Jargon Buster - Definition of Whole of Life Insurance
Please select your letter of choice below to see the list of terms:
- Whole of Life Insurance
is a life insurance policy that doesn't have a term or cease date. The policy will pay out a lump sum in the event of death at anytime so long as the premiums are paid up to date.
There are two types of Whole Life Insurance: Unit Linked and Guaranteed. Unit Linked Whole Life Policies involve an investment element whereby your premiums are invested by the insurance company and the result of these investments will help to determine the premium payable in later years. Guaranteed Whole Life Policies have no investment and guarantee a specified payout in the event of a claim.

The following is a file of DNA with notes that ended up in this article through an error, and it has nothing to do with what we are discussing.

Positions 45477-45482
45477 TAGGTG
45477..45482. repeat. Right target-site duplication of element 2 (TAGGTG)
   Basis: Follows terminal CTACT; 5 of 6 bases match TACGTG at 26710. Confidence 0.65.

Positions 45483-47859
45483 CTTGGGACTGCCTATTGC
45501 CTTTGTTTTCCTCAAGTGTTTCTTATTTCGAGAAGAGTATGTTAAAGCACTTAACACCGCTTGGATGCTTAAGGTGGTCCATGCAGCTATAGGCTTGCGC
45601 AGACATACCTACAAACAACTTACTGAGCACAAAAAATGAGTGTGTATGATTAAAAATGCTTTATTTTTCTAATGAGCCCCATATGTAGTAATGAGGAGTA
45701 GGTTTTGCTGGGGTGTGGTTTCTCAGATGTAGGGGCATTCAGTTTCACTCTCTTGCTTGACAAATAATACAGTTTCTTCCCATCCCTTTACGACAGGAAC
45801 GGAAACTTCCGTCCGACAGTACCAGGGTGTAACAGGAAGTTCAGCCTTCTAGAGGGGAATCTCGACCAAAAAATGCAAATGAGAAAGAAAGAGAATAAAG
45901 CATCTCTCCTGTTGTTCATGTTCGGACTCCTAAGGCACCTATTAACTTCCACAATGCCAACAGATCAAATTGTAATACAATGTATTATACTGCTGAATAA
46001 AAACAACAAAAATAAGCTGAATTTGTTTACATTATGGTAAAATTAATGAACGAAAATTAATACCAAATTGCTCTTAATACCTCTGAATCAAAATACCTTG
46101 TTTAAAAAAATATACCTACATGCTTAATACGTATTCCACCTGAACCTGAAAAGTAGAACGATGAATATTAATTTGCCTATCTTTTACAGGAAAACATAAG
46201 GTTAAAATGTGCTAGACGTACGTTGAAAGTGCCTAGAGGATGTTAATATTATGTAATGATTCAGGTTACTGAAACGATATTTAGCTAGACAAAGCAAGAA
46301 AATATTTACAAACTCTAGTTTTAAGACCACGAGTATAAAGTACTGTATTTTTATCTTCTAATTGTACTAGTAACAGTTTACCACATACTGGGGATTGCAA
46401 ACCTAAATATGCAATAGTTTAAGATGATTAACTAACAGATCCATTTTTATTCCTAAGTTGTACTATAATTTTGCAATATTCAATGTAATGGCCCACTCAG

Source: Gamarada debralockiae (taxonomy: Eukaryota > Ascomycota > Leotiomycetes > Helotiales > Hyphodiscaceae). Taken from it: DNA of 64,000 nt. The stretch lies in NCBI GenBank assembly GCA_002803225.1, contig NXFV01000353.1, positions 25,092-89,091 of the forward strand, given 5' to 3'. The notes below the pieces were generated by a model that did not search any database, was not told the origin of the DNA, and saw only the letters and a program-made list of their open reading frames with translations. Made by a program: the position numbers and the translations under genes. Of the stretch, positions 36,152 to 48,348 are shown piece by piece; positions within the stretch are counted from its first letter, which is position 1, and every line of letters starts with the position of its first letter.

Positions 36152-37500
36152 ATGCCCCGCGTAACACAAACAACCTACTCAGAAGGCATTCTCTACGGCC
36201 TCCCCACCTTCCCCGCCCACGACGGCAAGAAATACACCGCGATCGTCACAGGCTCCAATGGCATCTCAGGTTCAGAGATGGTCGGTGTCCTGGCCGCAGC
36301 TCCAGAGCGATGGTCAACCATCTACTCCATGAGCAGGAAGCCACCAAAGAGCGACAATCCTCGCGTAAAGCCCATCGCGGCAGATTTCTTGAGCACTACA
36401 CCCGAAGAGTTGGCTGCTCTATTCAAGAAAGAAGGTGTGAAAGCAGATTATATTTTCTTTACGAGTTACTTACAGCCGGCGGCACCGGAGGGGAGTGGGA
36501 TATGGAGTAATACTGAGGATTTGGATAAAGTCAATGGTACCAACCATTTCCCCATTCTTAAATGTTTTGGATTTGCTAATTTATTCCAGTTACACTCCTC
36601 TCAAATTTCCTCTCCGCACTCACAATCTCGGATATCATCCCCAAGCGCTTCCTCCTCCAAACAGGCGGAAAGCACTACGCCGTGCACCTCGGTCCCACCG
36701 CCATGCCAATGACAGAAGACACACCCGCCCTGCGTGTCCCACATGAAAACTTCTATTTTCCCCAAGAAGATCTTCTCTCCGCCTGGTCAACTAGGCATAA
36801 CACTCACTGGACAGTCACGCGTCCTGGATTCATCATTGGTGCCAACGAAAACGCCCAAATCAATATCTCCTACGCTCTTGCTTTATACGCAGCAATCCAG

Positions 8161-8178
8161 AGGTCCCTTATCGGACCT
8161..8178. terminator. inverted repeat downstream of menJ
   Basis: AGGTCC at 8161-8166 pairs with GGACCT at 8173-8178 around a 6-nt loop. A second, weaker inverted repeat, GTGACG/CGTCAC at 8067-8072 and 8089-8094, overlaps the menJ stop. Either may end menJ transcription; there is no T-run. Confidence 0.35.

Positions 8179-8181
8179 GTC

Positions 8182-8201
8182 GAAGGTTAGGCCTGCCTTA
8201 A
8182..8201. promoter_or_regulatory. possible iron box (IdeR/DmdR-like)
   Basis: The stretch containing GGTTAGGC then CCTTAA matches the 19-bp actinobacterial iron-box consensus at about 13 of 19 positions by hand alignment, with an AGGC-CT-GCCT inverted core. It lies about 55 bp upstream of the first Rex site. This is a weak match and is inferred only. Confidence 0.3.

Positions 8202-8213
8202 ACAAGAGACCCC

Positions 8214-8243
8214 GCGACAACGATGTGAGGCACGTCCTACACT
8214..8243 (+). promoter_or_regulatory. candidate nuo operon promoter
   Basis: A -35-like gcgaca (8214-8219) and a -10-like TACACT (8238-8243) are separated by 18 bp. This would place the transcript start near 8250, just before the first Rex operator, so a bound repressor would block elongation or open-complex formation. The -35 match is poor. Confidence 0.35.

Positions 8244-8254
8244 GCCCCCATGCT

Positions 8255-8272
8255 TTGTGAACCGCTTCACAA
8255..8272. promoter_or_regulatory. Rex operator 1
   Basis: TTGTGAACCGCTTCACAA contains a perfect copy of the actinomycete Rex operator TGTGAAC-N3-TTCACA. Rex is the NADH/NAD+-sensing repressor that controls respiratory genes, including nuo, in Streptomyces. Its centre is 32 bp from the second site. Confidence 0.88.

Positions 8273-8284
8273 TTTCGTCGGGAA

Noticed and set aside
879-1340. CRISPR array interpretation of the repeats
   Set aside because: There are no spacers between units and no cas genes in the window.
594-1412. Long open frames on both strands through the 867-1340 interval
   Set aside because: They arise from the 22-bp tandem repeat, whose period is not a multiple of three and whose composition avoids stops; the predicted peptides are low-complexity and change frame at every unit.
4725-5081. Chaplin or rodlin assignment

Whole of Life Insurance often works out more expensive that term life insurance because it guarantees to pay out at some point (as this policy pays out on death). One thing to ask yourself if applying for whole life cover is: will you will be able to afford the premiums in your 80s, 90s or even 100s?
Please note that all definitions are intended for general guidance only. For official and current definitions you should always double check your policy wording.
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